Scientific Abstracts: Thoracic, Renal, and Bone
Objective: Lung cryoablation has been limited to percutaneous cryoprobes. Recently, a prototype flexible cryoprobe that can be delivered through a bronchoscope or steerable guiding sheath was developed for endobronchial or transbronchial cryoablation. In this study, a transbronchial flexible cryoprobe was evaluated and compared to a transthoracic percutaneous cryoprobe in swine lung.
Methods: All procedures were approved by the Institutional Animal Care and Use Committee. Cryoablation was performed under general anesthesia (n=4 swine, two lung ablations per swine) using a prototype flexible endobronchial cryoprobe (1.9mm) delivered transbronchial (n=6 ablations), or a percutaneous commercial cryoprobe delivered transthoracic (n=2 ablations) (IceForce 2.1 CX, 2.1mm, 14G) (Galil, BTG, Boston scientific). Freezing and active thawing were accomplished with argon and helium, respectively, for the endobronchial probe or argon freezing and electrical heating for the rigid probe. The endobronchial probe was navigated under image guidance to central and lower lobes using a 6.5 F or 7 F steerable sheath (Destino Twist, Oscor, FL, USA). The percutaneous probe was delivered directly through the thoracic wall. Image guidance during both approaches was performed with fluoroscopy, cone beam CT [CBCT], and preplanned delivery pathways to enable augmented fluoroscopy (OncoSuite, Philips). All cryoablation was performed using a triple-freeze lung protocol: 3 min freeze, 3 min passive thaw, 7 min freeze, 3 min passive thaw, 10 min freeze, 2 min passive thaw, and 1 min active thaw. Following each freeze/thaw cycle, a CBCT was acquired. Cryoablation zones were identified and measured on CBCT along and orthogonal to the probe axis, and cryoablation volumes were calculated using an ellipsoid shape model. Following euthanasia, ablation sites were explanted and sectioned perpendicular to the axis of the probe for pathology.
Results: The endobronchial cryoprobe was successfully navigated to each treatment site with a steerable sheath (6/6). At the target site, the active component of the cryoprobe was advanced 32-43mm from the steerable sheath and a complete triple-freeze-thaw cryoablation was performed. The cryoablation zones of 2/2 percutaneous rigid and 5/6 endobronchial flexible cryoprobe ablations were visualized on CBCT. For the cryoablation zone that could not be detected on CBCT, the cryoprobe was delivered in a 10 mm airway, with minimal coaptation between the probe and bronchial wall. Based on post-treatment CBCT, the cryoablation zones measured 56 (12)ml for centrally delivered endobronchial cryoprobe (n=2), 72 (15)ml for peripherally delivered endobronchial cryoprobe (n=3) and 80 (16) ml for percutaneously delivered cryoprobes (n=2). Pneumothorax developed after withdrawal of the probe in 1/6 transbronchial cryoablation cases due to a visceral pleural puncture. Pneumothorax occurred in both transthoracic cryoablation cases (2/2) prior to or during the first freeze cycle. Cryoablation zones were noted on gross pathology and correlated with CBCT images of the cryoablation zone.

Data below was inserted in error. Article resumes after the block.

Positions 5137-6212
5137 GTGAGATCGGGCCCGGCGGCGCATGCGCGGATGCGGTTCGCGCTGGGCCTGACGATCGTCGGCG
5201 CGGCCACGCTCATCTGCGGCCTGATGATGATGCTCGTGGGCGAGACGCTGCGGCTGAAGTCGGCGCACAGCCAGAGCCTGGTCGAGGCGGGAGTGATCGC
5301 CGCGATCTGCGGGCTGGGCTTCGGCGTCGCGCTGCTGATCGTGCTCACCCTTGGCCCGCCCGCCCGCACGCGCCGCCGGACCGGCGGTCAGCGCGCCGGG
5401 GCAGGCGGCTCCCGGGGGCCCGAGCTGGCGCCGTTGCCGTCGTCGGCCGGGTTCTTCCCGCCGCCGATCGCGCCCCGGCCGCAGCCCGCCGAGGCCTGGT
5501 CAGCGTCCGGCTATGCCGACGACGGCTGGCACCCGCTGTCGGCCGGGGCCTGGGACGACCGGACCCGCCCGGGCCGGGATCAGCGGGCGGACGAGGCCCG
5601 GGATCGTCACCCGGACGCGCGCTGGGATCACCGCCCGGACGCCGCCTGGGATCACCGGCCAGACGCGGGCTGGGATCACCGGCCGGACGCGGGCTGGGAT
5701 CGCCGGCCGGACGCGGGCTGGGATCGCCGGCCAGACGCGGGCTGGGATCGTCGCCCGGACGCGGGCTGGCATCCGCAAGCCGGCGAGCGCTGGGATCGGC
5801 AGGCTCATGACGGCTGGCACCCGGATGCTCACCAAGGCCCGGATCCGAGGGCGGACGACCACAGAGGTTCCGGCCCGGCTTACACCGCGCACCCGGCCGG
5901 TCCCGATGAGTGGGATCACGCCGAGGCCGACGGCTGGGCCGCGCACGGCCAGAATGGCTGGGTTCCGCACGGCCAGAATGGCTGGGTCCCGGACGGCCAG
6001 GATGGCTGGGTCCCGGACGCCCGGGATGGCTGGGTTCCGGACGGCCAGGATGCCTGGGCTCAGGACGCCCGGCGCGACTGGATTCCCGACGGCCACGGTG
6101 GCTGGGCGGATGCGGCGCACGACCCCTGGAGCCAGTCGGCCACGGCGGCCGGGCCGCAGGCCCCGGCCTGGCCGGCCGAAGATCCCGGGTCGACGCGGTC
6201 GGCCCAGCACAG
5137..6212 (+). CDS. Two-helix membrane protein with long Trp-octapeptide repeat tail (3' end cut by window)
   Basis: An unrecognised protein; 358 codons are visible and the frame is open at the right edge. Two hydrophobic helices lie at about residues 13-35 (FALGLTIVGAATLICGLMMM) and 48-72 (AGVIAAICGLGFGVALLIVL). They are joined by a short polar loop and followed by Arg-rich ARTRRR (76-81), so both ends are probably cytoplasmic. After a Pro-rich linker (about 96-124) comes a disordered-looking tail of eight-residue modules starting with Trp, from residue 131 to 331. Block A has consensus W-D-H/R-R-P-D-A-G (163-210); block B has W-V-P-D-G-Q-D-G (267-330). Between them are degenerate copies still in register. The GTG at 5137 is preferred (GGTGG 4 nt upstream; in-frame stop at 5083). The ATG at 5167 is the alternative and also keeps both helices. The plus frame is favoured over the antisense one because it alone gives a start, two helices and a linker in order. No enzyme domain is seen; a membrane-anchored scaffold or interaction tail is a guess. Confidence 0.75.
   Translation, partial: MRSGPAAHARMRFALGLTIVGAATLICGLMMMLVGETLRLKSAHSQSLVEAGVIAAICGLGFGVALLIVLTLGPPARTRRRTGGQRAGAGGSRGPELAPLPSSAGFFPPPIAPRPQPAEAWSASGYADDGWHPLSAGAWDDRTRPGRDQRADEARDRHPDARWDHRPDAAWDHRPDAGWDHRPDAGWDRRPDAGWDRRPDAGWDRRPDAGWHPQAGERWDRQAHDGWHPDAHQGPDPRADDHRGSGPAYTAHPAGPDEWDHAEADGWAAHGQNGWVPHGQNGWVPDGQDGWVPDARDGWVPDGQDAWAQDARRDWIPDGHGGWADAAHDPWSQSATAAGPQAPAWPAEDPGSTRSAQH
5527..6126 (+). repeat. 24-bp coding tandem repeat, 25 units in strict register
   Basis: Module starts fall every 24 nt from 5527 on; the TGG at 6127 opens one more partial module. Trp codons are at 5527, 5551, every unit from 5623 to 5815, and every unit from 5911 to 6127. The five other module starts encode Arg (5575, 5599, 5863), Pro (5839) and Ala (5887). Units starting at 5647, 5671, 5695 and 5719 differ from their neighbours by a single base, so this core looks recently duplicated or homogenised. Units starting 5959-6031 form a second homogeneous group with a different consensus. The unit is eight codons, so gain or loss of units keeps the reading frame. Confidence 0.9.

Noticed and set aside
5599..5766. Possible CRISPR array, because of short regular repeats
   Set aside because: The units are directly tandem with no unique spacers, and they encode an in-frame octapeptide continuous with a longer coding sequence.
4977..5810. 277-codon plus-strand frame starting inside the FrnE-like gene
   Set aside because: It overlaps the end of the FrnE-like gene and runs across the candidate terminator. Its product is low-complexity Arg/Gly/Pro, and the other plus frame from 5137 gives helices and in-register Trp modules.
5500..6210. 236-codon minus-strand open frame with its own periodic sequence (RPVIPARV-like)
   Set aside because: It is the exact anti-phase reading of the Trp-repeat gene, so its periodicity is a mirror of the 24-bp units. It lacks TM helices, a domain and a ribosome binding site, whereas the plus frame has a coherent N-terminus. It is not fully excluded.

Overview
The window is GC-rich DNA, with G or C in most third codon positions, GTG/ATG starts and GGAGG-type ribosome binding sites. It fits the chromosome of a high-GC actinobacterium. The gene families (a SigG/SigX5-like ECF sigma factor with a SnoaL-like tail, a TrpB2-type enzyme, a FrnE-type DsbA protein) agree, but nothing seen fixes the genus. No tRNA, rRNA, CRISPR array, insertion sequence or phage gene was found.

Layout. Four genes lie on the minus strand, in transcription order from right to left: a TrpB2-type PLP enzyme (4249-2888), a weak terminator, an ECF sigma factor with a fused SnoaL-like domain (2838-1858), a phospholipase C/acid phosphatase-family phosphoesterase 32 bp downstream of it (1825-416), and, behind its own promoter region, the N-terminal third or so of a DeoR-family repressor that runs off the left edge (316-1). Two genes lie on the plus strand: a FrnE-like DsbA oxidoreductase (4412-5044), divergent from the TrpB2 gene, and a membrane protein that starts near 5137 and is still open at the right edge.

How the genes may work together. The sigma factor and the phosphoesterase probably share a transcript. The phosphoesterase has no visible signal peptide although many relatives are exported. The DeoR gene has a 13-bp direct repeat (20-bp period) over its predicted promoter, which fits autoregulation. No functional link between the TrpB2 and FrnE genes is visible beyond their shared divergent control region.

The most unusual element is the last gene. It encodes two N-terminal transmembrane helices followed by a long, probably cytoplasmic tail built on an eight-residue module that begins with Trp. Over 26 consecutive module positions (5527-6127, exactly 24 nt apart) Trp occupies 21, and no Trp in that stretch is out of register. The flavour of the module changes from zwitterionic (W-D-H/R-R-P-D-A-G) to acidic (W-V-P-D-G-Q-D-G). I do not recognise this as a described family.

Conclusions: In addition to transthoracic cryoablation, transbronchial cryoablation with an endobronchial flexible cryoprobe was shown to be feasible in a swine model. The endobronchial cryoprobe could be delivered through a steerable guiding sheath, and all cryoablation zones were imageable by CBCT with correlative gross pathology. Asymmetric ablation zones may reflect the effects of convective heating due to vascular flow or insulation by air if the probe is not in direct contact with bronchial walls. Design or technique modifications could lead to an improvement in device performance.